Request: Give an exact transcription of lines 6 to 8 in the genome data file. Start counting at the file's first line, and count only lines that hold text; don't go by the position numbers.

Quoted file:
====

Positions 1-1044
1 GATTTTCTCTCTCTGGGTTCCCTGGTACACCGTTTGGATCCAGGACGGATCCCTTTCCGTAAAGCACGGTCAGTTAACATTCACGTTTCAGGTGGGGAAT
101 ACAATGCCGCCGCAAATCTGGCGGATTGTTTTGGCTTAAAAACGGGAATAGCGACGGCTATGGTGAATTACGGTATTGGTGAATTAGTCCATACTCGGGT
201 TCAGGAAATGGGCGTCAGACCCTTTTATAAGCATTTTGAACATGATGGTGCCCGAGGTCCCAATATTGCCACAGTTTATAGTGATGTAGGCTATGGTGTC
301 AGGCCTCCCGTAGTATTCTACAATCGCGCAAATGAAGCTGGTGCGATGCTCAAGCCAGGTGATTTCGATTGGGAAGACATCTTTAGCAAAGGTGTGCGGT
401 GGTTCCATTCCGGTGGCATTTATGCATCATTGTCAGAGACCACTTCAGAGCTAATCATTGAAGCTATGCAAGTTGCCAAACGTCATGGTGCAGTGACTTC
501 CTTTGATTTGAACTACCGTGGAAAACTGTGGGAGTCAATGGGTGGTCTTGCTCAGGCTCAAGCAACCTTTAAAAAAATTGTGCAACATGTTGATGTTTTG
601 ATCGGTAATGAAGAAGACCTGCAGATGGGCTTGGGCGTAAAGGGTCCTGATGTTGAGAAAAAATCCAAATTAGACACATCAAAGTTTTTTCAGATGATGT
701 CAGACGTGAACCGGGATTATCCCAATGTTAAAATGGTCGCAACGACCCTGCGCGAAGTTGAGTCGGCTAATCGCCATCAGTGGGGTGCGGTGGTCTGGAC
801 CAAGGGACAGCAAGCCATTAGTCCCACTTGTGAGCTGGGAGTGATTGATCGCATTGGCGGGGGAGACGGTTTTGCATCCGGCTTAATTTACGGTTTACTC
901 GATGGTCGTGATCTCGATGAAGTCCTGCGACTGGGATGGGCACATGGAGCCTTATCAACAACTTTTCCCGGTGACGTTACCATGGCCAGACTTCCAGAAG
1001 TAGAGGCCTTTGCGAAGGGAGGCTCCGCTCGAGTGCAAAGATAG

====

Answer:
401 GGTTCCATTCCGGTGGCATTTATGCATCATTGTCAGAGACCACTTCAGAGCTAATCATTGAAGCTATGCAAGTTGCCAAACGTCATGGTGCAGTGACTTC
501 CTTTGATTTGAACTACCGTGGAAAACTGTGGGAGTCAATGGGTGGTCTTGCTCAGGCTCAAGCAACCTTTAAAAAAATTGTGCAACATGTTGATGTTTTG
601 ATCGGTAATGAAGAAGACCTGCAGATGGGCTTGGGCGTAAAGGGTCCTGATGTTGAGAAAAAATCCAAATTAGACACATCAAAGTTTTTTCAGATGATGT